a note on breeding the Serval cat Felis serval
at Basle Zoo H A N S W A C K E R N A G E L ScientiJc Assistant, Zoologischer Garten, Basle, Switzerland
Basle Zoo has kept Serval cats Felis serval since 1947. Oestrus has been observed in the majority of cases (three females) to last for only one
day. It may, however, last for three or four days. In one case copulations were observed over a period of 10 days. The monthly distribution of oestrus is shown in Table I .
MONTH I I 1 I 1 1 I V v V I V I I V I I I IX x X I X I 1
No. of oestrous 1 6 periodsobserved 3 4 3 I I I - 2 4 -
Table I. Monthly distribution of oestrus in Serval cats Felis serval at Bade Zoo.
The gestation period has been determined in 14 cases (three females). It was calculated from the last observed day of oestrus. The average gestation period was 74 days; the shortest and longest gestation periods were 67 and 77 days.
Females may give birth twice a year. The shortest interval between a birth, followed by normal lactation, and the next birth was 184 days. Up till the time of writing (July 1967), 47 young have been born in 20 litters from three females. Of these, 24 of the young were males, 22 were females, and in one case the sex was not determined. The number of young per litter was on an average 2-35. Six litters consisted of one young, four litters of two young, seven litters of three young, and three litters of four young. The number of litters per month is shown in Table 2.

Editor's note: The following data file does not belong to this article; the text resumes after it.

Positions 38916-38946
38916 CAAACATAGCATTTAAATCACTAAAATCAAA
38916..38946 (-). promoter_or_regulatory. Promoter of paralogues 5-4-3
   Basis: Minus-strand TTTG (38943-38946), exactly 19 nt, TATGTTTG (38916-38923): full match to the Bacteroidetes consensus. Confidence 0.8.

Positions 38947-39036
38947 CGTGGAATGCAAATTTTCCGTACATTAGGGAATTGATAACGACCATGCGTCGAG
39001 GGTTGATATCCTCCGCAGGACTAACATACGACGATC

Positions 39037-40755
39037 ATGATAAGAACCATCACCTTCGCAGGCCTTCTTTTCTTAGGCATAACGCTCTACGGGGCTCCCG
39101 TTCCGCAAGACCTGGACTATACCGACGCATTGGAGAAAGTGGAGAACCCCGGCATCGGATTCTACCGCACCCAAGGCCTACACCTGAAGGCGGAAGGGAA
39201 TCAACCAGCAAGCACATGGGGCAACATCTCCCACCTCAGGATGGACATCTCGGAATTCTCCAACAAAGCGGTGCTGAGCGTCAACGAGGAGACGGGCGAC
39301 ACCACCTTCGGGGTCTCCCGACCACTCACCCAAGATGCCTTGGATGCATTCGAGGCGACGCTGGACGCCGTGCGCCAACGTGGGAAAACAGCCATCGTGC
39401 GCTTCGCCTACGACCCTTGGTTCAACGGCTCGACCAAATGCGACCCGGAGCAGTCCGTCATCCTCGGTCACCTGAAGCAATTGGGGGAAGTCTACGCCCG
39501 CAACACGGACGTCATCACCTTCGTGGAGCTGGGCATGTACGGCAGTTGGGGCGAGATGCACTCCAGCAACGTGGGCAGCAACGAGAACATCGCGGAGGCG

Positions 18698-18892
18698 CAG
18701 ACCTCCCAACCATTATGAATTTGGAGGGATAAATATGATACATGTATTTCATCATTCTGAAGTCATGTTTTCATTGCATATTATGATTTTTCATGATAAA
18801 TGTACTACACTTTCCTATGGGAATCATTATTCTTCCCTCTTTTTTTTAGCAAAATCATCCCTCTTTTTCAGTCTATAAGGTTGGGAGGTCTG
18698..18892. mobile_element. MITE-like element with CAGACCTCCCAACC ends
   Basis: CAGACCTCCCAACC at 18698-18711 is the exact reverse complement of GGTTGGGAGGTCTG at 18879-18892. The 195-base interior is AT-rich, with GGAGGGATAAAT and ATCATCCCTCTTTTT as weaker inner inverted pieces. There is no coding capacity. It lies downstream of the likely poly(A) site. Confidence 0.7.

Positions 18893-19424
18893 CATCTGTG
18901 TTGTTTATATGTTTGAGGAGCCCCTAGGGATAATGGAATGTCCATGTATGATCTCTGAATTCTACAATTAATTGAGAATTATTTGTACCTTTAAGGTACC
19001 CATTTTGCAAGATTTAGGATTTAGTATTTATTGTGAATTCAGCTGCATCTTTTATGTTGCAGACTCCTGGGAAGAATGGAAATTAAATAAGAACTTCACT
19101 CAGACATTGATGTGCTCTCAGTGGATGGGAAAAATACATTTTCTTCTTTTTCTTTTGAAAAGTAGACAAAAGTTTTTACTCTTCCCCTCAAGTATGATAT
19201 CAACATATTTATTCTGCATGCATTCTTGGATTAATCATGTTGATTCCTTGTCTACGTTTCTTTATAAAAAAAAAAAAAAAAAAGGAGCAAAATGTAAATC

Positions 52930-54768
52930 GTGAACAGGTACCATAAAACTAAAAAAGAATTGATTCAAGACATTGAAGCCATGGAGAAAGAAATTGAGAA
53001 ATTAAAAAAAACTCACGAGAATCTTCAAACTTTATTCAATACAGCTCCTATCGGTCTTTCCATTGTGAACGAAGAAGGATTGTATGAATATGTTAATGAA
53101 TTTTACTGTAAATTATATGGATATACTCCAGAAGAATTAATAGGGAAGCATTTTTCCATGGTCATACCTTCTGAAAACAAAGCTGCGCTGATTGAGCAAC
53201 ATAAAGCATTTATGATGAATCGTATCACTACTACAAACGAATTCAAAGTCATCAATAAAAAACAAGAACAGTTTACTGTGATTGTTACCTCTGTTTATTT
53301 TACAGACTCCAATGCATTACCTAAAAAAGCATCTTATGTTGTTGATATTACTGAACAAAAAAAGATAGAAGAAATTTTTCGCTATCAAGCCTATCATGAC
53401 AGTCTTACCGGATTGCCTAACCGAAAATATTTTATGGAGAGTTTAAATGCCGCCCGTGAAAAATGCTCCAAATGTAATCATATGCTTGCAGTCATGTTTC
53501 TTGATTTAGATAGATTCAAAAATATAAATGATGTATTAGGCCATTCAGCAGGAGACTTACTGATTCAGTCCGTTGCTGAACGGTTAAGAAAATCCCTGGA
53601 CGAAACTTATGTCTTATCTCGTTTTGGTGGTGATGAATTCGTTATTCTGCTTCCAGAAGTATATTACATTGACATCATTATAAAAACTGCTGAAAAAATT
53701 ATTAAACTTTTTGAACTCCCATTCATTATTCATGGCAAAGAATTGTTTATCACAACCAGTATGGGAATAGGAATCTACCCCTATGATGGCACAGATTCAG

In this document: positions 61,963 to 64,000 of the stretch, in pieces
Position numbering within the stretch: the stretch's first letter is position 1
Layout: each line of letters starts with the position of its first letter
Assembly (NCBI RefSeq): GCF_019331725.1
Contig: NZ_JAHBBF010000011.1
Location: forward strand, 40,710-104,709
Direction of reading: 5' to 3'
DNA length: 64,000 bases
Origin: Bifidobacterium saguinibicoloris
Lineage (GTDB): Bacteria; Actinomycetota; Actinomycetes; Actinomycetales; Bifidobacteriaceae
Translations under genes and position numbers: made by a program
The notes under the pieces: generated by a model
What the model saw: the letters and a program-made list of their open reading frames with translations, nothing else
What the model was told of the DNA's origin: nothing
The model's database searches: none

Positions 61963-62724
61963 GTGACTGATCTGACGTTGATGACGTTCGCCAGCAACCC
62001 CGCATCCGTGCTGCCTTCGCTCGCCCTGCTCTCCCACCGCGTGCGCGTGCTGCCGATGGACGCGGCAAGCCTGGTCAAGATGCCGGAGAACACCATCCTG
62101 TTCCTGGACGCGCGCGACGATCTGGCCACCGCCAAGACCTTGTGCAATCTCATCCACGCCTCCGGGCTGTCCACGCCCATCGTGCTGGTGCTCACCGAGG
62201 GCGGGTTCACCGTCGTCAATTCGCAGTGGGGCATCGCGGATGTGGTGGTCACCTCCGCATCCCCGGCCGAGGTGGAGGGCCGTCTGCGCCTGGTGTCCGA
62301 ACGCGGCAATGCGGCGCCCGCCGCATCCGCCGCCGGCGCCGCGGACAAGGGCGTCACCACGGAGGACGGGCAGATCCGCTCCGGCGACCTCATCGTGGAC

MONTH I I 1 1 1 1 I V v V I V I I V I I I IX x XI X I 1
No. of litters ' 2 4 3 3 - - I - 2 2 2
Table 2. Number of litters per month in Felis serval at Basle Zoo.
CANIDS AND FELIDS I N CAPTIVITY 47
The birth weight was recorded in four males as 230, 230, 250, 260 g and, in one individual of undetermined sex, as 260 g.
In one litter the kittens eyes opened at nine days; and the second dentition was acquired at rgz days.
The original female, which arrived at the zoo at the age of about four months, lived at the Basle Zoo for 19 years, 4 months and 19 days. She raised her last litter at the age of 14 years.
a note on breeding Temmincks golden cat Felis teiiiiniizckii
at Wassenaar Zoo J. W. W. L O U W M A N & W. G. VAN OYEN Assistmt Director and Geiaeral Curator, Dierenpark Wassenaar, Netkerlunds
In January 1966 Wassenaar Zoo acquired an adult pair of Temmincks golden cats Felis temrniiickii from Thniland. As they are very shy they are kept in a secluded part of the felid house, away from any disturbance by the public. They are fed beef enriched with yeast and vitamins, and as many freshly killed birds, such as pigeons and chickens, as possible.
Mating has not been observed. On 7 March 1967, however, a male kitten was born. It weighed 250 g and had exactly the same coat pattern as the parent animals. The mother was very nervous and it was therefore decided to remove the kitten and to rear it on a domestic cat foster mother, together with her own two kittens. (As the domestic cat did not belonz to us we were not able to remove her kittens and we also thought they would make good playmates for the young golden cat.) Fortunately, the young golden cat was accepted without difficulty by the domestic cat.
As we feared the domestic cats milk supply might be insufficient, we supplemented the young golden cats diet with a commercial milk food (Esbilac, Borden Dairy Co), which was fed in small amounts via a dolls feeding bottle. To this a liquid multi-vitamin compound was added.